In this, the second decade of Ted Leo’s career as a rock musician, he remains true to his original sound: poppy, at times punky, influenced by classic rock as much as indie rock, musically accomplished but still excitable—clever but never obscure. His latest album The Tyranny of Distance is a Chesapeake Bay of rock ‘n’ roll, pulling sounds and ideas from a vast landscape—a little Yes here, a lot of Big Star there.
The first thing you notice on The Tyranny of Distance is Leo’s voice. It sounds stronger than ever. Teetering on the brink of falsetto, he belts out his lyrics with joy rather than bile, retaining the pop-rock sound that his been his trademark since his early days in Chisel, but cutting it with a “soulfulness” that defies slacker rock and seeks refuge in the ‘70s. Remarkably, none of this feels like a put-on.
Charting a path through these choppy waters is the finest band Leo has ever assembled, including Fugazi drummer Brendan Canty (who also produced the record), James Canty (guitarist of the Make Up), Seb Thomson, Amy Dominguez (cellist, lately of many projects, including Jenny Toomey), and bassists Pete Kerlin and Alex Minoff. Leo himself plays all the guitars (both Cantys provide drums along with Leo’s brother Danny). As a unit, they display riff-rocking firepower worthy of Big Star. Songs like “The Great Communicator” or “Under the Hedge” would do Alex Chilton proud, both as compositions and guitar performances.
Six-string virtuosity aside, what makes Leo such a compelling musician are the big hooky pop songs he writes. Standouts here are too many to name, but “Biomusicology” and “Timorous Me” are two that jump out at first listen. In fact, of the 12 tracks on the record, only “Dial Up” and “My Vien Ilin” have yet to grab me—which means on the all important Killer-to-Filler scale The Tyranny of Distance scores an almost unbelievable five to one, which then leads me to ask, is Leo even human, or did he buy a thousand pop melodies wholesale in the ‘70s that he’s just now unloading?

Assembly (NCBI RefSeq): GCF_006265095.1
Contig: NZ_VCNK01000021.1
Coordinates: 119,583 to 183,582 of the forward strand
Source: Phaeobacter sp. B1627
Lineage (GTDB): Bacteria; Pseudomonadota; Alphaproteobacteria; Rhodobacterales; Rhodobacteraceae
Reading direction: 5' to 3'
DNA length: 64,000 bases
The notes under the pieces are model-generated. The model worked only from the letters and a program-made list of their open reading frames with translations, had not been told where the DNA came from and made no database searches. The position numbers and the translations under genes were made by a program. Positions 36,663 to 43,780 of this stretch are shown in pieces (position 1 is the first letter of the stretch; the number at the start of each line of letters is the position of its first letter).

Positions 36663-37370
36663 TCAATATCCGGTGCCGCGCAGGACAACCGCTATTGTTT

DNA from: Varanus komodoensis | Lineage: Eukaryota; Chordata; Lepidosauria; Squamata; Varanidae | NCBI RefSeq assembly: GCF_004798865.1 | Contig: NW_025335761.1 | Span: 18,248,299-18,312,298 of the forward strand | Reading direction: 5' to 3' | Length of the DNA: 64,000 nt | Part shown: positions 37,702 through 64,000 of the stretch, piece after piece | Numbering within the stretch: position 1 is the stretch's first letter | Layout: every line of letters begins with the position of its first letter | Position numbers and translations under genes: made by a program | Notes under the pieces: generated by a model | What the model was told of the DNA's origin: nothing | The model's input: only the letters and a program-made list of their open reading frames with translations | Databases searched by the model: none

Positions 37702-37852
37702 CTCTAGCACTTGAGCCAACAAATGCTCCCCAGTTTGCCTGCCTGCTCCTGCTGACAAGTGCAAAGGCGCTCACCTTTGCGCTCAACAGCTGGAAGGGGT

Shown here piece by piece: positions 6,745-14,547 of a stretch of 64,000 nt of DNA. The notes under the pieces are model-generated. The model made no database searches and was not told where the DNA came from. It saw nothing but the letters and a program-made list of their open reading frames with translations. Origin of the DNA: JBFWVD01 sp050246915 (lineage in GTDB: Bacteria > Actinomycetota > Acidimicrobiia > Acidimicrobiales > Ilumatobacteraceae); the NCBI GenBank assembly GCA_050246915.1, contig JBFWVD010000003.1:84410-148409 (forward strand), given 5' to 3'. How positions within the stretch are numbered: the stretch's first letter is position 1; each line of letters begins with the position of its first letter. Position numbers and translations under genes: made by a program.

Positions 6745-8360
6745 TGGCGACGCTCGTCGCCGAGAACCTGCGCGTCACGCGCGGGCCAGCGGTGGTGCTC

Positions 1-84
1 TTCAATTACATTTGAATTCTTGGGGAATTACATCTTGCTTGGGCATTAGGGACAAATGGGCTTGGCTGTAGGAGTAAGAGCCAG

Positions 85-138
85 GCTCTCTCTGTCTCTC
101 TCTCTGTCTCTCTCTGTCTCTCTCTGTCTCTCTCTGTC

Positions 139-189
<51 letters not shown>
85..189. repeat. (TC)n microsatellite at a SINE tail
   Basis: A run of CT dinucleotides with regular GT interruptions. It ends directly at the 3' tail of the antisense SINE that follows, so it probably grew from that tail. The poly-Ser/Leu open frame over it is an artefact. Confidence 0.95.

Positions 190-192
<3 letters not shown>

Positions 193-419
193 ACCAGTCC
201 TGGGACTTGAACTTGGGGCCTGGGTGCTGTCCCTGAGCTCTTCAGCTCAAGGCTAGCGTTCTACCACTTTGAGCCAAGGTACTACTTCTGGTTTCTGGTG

I realize that continually referring to The Tyranny of Distance as a pop record and to Leo as a pop artist sounds belittling or like a put-down. Nothing could be farther from the truth. Lyrical tests aside, The Tyranny of Distance is a “fun” record more than a “serious” one. For coming down on the better side of this divide, it may not get the recognition of artier music, but it is far more enjoyable and far more artful for it. As anyone knows who has tried, writing good pop songs year after year isn’t an easy task. When an artist comes along who is capable of it, it’s wise to pay attention.
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